Unassuming assassin

An inventory of this Midwesterner's circumstances would strongly suggest that he is poised to become an alt-country star. Performing and collaborating with like-minded marquee talents including Chuck Ragan, Tim Barry and members of Lucero, Austin Lucas has been keeping good punk-rock company. And punk just happens to be the soil yielding today's most invigorating folk crops.

More than any other thing, though, there's that voice. No doubt his formal training with the Indiana University Children's Choir sharpened his technique. But what makes Lucas' expression one of the brightest flares in Americana today is the authenticity it radiates. From pristine bluegrass to the soul and gospel edges of country music, his timbre runs deep with tones of tradition, every stirring inflection dripping with emotionalism.

To avoid obscuring this virtue, the songs on this album are built of unassuming proportion. The instrumentation is complete with guitars, fiddles, banjos and pedal steel, but the restrained levels are kept up just enough to provide texture and depth. Nothing dares challenge Lucas' voice, which is indisputably the linchpin.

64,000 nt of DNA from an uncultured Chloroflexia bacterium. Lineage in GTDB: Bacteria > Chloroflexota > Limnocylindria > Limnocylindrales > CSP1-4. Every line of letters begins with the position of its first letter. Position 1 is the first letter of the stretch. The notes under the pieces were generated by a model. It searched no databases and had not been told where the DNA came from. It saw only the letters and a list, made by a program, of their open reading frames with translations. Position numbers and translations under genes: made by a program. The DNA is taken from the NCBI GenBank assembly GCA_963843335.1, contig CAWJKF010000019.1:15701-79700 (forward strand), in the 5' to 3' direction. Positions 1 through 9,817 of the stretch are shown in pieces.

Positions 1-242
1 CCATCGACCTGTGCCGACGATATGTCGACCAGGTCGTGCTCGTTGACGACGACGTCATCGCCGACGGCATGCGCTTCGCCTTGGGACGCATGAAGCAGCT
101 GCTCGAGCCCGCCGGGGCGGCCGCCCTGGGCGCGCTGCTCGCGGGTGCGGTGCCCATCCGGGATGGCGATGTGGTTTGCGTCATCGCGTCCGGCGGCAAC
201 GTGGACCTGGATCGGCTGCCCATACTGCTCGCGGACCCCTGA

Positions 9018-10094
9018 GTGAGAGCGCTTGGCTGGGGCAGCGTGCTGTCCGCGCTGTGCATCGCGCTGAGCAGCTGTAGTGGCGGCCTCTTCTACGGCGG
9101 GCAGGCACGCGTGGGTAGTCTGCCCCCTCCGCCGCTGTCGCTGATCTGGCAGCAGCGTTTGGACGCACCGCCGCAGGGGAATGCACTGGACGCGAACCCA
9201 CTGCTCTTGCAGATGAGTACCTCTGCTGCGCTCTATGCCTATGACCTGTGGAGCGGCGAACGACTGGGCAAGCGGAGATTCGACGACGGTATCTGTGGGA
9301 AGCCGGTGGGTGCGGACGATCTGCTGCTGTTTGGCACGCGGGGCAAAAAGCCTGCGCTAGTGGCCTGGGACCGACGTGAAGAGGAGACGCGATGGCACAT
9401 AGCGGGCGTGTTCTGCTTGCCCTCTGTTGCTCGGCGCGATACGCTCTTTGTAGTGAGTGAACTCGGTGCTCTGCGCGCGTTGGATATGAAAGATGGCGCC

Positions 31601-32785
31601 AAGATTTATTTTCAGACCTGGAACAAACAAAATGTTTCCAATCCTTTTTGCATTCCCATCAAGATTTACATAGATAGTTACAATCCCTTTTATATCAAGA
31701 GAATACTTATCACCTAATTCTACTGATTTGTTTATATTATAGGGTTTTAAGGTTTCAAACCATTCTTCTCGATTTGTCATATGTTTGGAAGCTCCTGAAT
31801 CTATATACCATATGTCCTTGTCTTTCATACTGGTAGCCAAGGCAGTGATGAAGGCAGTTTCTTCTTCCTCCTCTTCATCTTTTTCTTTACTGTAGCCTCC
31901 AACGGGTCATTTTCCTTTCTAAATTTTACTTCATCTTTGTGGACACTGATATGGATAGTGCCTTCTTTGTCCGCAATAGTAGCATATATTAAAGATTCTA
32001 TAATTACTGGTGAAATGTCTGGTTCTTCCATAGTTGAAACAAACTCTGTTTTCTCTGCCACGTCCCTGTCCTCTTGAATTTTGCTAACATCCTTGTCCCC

The gestalt is a dusky Arcadian pathos that has nothing to do with honky-tonk cliché and everything to do with mining the soul. Fine moments include the lovely lullaby "Fountain of Youth" and "Precious Little Heart," a stripped-down affair that showcases his voice in its purest form. Riding noble curtseys of fiddle and pedal steel, "Shoulders" is country grace par excellence.

Nailing the elusive margin where humble and powerful overlap, Lucas spins modesty into majesty on Somebody Loves You. As a shining nexus where stylistic purity and an alternative ethos meet, this young gun is the best of both worlds.

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